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Aug 24

The Tokyo 2020 Paralympics Starts Today!


The long-awaited Tokyo 2020 Paralympics kicks off today (August 24th), after a pandemic-related hiatus that saw the event cancelled last year to allow the world to deal with the strange events of the covid-19 crisis.

But the 16th Paralympic Games is finally getting underway, the second time that the Japanese capital has played host to the event after first holding it back in 1964. In all, 537 events will be put on, featuring 22 different sports, with taekwondo and badminton appearing in the tournament for the first time ever.

Sad news for Welsh hopes, however, with the news just in that Matt Bush – Para Taekwondo World Champion – forced to withdraw from the Games because of an anterior cruciate ligament injury.

The opening ceremony itself saw the Afghanistan flag carried in by a volunteer, after the two athletes from the country who were going to compete had to be withdrawn by the Afghanistan Paralympic Committee because of cancelled flights from Kabul.

Andrew Parsons, International Paralympic Committee president, said: “We will include the Afghanistan flag in the ceremony in a sign of solidarity. It is important to highlight that as it is a message of solidarity and peace that we send to the world. We would like to have them here, unfortunately it is not possible, but they will be here in spirit.”

The first day of the Games will see cycling, goalball, swimming table tennis, wheelchair basketball, wheelchair fencing and wheelchair rugby all take place… which sounds like a great first day of competing to us. Which events are you most looking forward to watching?


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Aug 23

New ITV Campaign To Raise Awareness Of Invisible Disabilities


Broadcaster ITV has launched a new on-air campaign to raise awareness of invisible disabilities, developed in partnership with charity Scope and featuring famous faces like Chase star Paul Sinha, actress Kelle Bryan and author Katie Piper.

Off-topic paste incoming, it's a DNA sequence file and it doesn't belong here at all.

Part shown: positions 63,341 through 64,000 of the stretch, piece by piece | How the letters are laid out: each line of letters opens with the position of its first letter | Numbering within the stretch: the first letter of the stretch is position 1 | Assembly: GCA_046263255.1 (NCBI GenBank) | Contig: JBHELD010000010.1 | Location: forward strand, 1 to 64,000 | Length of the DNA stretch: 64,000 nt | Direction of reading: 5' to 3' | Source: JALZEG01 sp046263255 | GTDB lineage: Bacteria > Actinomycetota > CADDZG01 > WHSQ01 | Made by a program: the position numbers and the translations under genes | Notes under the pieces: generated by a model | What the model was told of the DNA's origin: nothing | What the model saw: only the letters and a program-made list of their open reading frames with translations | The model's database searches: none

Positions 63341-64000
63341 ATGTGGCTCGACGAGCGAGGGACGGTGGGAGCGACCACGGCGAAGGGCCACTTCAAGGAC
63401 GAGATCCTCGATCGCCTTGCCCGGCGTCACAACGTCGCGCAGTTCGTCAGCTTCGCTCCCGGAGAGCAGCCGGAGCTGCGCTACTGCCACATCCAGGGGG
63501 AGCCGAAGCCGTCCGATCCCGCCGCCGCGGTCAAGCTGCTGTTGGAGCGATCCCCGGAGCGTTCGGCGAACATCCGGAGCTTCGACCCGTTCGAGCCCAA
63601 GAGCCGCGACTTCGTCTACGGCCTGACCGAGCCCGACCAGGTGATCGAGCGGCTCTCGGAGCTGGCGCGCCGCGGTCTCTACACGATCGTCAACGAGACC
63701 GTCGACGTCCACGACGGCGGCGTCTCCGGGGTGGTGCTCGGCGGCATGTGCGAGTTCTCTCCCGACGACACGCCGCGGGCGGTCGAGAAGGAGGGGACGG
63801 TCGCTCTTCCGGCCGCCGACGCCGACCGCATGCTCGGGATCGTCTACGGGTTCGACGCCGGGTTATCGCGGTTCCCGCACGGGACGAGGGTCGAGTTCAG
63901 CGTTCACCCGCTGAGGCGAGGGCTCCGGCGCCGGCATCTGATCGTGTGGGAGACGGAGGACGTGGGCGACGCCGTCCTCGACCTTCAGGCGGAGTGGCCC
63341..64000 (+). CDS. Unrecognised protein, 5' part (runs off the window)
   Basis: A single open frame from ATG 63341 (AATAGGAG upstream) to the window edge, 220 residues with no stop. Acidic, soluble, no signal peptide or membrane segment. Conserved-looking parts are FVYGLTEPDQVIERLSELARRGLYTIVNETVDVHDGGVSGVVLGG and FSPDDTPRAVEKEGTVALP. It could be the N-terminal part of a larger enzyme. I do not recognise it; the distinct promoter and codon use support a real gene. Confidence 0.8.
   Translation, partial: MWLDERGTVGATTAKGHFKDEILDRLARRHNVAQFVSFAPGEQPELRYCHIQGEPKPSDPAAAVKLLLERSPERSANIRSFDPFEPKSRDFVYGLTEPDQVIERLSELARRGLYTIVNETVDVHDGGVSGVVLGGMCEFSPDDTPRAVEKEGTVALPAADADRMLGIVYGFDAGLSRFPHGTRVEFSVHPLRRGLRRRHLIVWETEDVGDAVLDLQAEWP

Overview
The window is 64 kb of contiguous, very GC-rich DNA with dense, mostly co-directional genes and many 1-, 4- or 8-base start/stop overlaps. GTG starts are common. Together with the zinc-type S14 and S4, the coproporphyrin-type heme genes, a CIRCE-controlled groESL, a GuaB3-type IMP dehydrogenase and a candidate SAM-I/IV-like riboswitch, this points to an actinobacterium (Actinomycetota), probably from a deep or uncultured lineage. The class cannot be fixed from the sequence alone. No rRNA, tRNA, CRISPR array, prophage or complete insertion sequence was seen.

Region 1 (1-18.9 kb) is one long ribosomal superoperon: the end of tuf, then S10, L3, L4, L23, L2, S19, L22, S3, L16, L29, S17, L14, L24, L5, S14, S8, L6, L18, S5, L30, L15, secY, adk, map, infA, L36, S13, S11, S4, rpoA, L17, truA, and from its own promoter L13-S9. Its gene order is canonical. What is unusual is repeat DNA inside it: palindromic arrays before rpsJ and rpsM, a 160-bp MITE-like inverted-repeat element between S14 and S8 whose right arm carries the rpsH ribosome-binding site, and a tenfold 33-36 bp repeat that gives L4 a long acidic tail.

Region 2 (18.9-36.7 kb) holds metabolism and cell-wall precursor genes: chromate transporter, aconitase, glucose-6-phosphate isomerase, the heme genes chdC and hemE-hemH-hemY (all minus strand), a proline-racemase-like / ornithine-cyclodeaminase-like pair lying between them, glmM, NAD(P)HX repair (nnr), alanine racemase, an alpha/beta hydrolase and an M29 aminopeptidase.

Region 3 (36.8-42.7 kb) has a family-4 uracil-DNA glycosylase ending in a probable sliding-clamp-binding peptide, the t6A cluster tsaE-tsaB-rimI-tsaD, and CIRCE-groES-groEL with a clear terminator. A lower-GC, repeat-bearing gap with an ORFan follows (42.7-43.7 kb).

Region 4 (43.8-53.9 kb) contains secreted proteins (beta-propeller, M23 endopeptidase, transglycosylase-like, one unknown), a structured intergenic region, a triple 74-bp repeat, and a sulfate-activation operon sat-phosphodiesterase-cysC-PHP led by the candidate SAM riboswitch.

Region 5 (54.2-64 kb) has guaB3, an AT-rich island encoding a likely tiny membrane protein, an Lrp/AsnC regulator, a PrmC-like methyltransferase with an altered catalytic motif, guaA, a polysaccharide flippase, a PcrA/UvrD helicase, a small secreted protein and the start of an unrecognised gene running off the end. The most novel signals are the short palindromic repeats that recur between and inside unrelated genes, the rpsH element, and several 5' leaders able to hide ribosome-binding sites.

Research by ITV has revealed that less than a third of the population in the UK are aware of the levels of disability in the country. One in five people are, in fact, disabled but only 40 per cent say they feel confident about telling others that they have a disability.

The marketing campaign forms part of the broadcaster’s commitment to help drive culture change around disability perception and representation, shape culture for good and foster creativity by championing diversity, equality and inclusion.

Paul Fuller, executive director of partnerships at Scope, said: “One in five of us in the UK are disabled, but this is not always obvious. At Scope, we unfortunately hear regularly from disabled people who have experienced negative attitudes, social isolation and a lack of understanding.

“We hope ITV’s campaign will increase awareness of invisible impairments and conditions. It has the potential to challenge viewers, encourage them to deepen their understanding and to become disability allies.”

Hidden disabilities are those that may not be immediately obvious, including learning difficulties, mental health, mobility, speech, visual or hearing impairments. Conditions can also include asthma and COPD, as well as renal failure, diabetes and sleep disorders when such conditions affect daily life.

Invisible disabilities come with their own specific challenges for individuals, with many misunderstandings arising from others and judgements incoming based on incorrect perceptions.


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Aug 10

Govt Launches New National Disability Strategy


The government has published its new National Disability Strategy, setting out 100 immediate commitments to be made, supported by £1.6 billion in funding and an ambitious agenda for future reform.

It includes plans to upgrade job support and opportunities, as well as housing and transport, while improving accessibility of homes around the country. Some £300 million has also been set aside to support children with special educational needs and disabilities in schools, as well as an online work passport to help students move from education to the world of work.

The strategy also focuses on improving inclusion in the workplace, tackling the disability employment gap  – which is currently at 28.6 per cent – head on.